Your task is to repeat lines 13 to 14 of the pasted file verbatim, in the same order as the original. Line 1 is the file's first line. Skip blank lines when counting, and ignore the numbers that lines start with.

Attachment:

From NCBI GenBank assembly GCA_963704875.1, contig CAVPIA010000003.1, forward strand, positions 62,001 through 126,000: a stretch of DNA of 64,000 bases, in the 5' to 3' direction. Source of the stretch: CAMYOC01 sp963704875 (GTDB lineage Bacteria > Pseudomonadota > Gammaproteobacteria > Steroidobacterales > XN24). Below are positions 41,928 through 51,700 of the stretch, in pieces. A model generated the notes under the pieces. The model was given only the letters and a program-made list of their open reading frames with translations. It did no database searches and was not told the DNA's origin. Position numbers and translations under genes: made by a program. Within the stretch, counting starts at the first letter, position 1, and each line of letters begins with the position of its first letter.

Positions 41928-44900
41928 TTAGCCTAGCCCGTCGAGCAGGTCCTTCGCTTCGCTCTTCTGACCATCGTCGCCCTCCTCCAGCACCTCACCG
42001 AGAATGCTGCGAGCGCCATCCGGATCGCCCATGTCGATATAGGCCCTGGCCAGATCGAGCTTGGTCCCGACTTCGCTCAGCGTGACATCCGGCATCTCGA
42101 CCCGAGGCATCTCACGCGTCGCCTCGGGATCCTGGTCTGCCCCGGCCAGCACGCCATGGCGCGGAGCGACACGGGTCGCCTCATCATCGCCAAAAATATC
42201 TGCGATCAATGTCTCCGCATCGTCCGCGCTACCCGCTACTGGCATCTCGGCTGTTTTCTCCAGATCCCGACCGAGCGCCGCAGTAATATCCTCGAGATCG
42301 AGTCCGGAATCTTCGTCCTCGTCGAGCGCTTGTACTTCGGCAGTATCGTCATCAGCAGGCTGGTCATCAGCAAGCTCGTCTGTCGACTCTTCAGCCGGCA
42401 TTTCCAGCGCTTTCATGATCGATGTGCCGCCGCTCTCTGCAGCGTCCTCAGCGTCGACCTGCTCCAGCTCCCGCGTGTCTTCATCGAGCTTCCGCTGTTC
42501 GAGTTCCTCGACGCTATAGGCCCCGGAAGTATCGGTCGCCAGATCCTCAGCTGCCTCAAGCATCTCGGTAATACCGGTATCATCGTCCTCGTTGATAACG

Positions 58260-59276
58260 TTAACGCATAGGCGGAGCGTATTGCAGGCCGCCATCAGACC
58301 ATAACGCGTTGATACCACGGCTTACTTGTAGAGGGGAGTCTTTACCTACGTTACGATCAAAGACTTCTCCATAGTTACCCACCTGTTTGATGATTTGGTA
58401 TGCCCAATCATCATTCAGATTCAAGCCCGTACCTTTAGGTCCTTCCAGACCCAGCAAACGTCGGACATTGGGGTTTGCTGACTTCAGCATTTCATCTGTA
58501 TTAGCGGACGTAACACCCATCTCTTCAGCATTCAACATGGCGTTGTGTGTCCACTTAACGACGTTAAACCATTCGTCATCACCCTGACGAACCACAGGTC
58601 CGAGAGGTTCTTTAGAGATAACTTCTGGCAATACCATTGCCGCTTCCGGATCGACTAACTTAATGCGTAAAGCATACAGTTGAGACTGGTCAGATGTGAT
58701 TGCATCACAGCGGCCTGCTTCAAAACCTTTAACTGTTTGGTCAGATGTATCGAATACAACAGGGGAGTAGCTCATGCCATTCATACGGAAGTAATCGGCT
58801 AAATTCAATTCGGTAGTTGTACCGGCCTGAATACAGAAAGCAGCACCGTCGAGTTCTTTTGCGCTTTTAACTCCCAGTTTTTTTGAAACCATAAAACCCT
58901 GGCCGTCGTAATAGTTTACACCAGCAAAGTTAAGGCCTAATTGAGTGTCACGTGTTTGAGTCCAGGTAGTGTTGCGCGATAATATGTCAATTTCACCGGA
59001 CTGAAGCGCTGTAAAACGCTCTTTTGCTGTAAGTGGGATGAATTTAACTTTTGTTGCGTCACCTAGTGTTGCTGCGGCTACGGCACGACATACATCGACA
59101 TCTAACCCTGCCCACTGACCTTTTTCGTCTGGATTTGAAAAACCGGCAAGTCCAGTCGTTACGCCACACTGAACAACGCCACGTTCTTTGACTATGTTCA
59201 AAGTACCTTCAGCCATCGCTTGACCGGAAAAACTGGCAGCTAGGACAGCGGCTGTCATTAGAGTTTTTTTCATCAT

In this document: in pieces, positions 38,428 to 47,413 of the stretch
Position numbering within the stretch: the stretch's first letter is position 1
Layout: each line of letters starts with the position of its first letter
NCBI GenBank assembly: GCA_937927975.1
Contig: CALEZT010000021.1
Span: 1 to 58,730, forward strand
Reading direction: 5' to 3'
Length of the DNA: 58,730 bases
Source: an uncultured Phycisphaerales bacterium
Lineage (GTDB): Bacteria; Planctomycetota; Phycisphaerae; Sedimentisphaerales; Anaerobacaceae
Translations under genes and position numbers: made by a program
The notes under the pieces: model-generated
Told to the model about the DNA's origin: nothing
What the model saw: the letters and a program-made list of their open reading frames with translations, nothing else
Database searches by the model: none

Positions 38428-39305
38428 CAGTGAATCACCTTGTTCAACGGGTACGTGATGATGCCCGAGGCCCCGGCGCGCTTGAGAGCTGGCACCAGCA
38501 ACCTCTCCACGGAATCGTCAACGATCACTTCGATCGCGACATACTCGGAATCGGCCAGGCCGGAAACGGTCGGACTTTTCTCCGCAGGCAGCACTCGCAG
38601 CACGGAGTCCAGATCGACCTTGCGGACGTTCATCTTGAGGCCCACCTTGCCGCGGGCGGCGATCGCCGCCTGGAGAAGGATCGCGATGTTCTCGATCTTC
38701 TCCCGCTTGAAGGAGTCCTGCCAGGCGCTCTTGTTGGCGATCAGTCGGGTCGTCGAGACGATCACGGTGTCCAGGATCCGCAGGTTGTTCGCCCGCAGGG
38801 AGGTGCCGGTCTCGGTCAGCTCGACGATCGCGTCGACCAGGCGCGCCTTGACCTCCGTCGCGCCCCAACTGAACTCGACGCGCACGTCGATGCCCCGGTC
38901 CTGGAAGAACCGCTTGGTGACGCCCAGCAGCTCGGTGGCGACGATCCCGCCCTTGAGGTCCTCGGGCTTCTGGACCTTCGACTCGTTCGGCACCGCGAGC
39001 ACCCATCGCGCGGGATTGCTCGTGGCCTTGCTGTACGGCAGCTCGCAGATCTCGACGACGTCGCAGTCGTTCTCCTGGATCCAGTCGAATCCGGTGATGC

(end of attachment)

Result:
58401 TGCCCAATCATCATTCAGATTCAAGCCCGTACCTTTAGGTCCTTCCAGACCCAGCAAACGTCGGACATTGGGGTTTGCTGACTTCAGCATTTCATCTGTA
58501 TTAGCGGACGTAACACCCATCTCTTCAGCATTCAACATGGCGTTGTGTGTCCACTTAACGACGTTAAACCATTCGTCATCACCCTGACGAACCACAGGTC